Dreams. Everyone has them, but what do they really mean? We can't answer every question you've ever had about your own dreams—you might try an expert for that—but we can shed some light on the act of dreaming itself: how, why and even when you're most likely to dream. Here are seven dream facts you probably didn't know.
Have you ever woken up one morning and struggled to remember a dream. You know it was good/strange/scary, but the details of it vanish almost as soon as your head leaves the pillow. Most people forget their dreams within the first ten minutes of waking up. Scientists are still debating why it's so hard for people to remember their dreams. Some suggest it's due to the absence of an essential hormone in the cerebral cortex that helps you recall information. Others believe it's our brain's way of organizing and getting rid of nonessential information. One thing is for sure though, the more bizarre the dream, the more likely you are to remember it. That's because important information—like that crazy dream that left such an impression on you when you were sleeping—is stored in an entirely different part of the brain.
Having trouble remembering your dreams? Try eating more spicy foods. Research has shown that certain spices overheat the body, forcing it to go into cool-down mode and use a ton of energy to metabolize food—which may also make for some vivid dreaming, especially if you're not used to spiciness in your diet. Avoid eating anything (spicy or otherwise) right before bed though. Your body will be spending so much time digesting food that you're sure to get a restless night's sleep.
Did you know that every night, your body goes through multiple stages of sleep? Each stage has a different effect on your body but the one you're probably most familiar with is REM or Rapid Eye Movement sleep. This is when you dream and it is usually the final stage of sleep—meaning it happens about six hours after you lie down and close your eyes for the night. REM is when people have their longest, most vivid dreams and some experts believe that, instead of using an alarm clock to wake yourself up in the morning and jolt yourself out of REM sleep, it's better to let your body naturally wake up so that you finish dreaming and feel more refreshed.
It's mind boggling to think that a person will spend, on average, one-third of their life sleeping. We all know sleep is an important part of the body's healing and restorative process but would it surprise you to know that though you may spend decades catching some Zzzz's, you only spend about six years actually dreaming? That's because, though the average adult gets eight hours of shut-eye, they only spend 1-2 of those hours actually dreaming.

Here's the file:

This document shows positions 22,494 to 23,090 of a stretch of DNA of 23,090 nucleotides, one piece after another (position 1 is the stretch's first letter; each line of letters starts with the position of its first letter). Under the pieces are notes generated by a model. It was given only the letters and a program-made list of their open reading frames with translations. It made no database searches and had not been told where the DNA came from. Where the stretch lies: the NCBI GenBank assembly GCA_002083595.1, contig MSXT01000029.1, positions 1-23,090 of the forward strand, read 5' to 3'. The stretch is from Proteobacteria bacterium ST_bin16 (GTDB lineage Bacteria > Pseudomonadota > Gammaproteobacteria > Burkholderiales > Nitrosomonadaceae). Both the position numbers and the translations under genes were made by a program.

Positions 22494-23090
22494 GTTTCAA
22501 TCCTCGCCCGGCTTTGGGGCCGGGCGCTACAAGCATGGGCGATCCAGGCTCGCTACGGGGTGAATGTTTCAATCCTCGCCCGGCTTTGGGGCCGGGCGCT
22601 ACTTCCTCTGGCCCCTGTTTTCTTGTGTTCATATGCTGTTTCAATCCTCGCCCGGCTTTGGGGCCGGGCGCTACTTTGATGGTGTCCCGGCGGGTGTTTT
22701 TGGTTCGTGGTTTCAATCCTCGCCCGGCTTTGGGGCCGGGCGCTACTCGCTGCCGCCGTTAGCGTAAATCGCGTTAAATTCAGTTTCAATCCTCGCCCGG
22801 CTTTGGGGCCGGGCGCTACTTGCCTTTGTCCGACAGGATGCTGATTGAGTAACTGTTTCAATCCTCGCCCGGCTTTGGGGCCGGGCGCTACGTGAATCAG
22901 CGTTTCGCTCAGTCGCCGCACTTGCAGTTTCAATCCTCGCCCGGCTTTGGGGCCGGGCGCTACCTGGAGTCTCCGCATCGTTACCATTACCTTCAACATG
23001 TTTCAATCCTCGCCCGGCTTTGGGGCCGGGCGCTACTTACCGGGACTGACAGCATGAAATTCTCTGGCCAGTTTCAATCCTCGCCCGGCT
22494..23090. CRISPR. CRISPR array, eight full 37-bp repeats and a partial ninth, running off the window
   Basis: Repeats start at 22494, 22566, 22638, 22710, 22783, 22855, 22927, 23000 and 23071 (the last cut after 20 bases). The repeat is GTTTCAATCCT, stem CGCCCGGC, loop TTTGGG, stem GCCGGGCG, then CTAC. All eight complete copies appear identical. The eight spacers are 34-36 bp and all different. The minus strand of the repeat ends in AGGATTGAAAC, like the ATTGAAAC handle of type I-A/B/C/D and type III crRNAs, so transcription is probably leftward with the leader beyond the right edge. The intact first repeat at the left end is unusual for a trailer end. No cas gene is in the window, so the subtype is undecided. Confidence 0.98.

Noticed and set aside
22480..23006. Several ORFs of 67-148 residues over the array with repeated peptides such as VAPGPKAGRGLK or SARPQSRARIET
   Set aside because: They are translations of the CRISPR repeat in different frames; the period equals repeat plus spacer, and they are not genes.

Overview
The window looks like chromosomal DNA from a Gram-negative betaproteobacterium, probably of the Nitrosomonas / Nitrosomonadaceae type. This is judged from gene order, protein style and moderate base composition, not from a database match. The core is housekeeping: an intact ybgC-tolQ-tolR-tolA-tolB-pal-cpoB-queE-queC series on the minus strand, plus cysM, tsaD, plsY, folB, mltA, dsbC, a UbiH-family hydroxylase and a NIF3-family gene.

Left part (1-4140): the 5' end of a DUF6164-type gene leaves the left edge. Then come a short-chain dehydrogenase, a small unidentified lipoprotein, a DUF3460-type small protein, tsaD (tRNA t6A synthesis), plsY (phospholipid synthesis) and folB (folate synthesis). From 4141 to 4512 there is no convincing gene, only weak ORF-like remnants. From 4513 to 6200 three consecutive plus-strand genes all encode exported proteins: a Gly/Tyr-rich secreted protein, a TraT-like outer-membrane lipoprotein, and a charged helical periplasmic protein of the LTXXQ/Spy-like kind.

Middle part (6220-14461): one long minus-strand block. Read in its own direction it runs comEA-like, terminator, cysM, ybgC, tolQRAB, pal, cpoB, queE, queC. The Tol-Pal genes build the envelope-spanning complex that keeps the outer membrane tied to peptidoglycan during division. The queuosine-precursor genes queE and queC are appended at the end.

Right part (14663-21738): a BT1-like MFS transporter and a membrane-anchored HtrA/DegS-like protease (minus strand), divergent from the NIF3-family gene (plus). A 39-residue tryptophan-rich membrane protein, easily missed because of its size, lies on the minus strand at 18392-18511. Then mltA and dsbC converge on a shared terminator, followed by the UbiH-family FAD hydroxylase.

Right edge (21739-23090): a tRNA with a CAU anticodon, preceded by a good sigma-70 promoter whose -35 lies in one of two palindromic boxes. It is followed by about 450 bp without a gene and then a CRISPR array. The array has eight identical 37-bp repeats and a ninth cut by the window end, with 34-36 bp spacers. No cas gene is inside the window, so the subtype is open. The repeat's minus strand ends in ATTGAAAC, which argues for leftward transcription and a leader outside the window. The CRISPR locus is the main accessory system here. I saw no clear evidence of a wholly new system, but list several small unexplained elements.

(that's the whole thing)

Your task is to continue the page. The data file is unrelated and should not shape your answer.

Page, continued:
Plenty of people have vivid dreams, most of those in color, but a small percentage of people claim that when they close their eyes every night, their dreams are in more monochromatic hues. A study on dreams published in 2008 compared individuals who claim to dream in color with people who only dream in black and white. What they found was that age and exposure to certain types of media may have an effect on how people dream. Older adults who grew up watching black and white television for instance dreamed in black and white at a higher rate than their younger counterparts who have been exposed to "color media."
Humans aren't the only species that dreams. Most mammals also experience REM—the period of sleep known for lucid dreaming. While experts can't be sure that your pet's dreams are the same kind as yours, research suggests that animals are just as capable as their human friends of experiencing vivid dream cycles.
By now you know that the average person spends six years dreaming and that most dreams occur in the REM stage of sleep but did you know that though you probably only remember one, people can dream as many as 4-7 dreams per night? That's because, during REM periods, our brains become as active as they are during waking hours and REM periods can vary in length (from 5-10 minutes to half an hour). Some people even dream out of the REM cycle.
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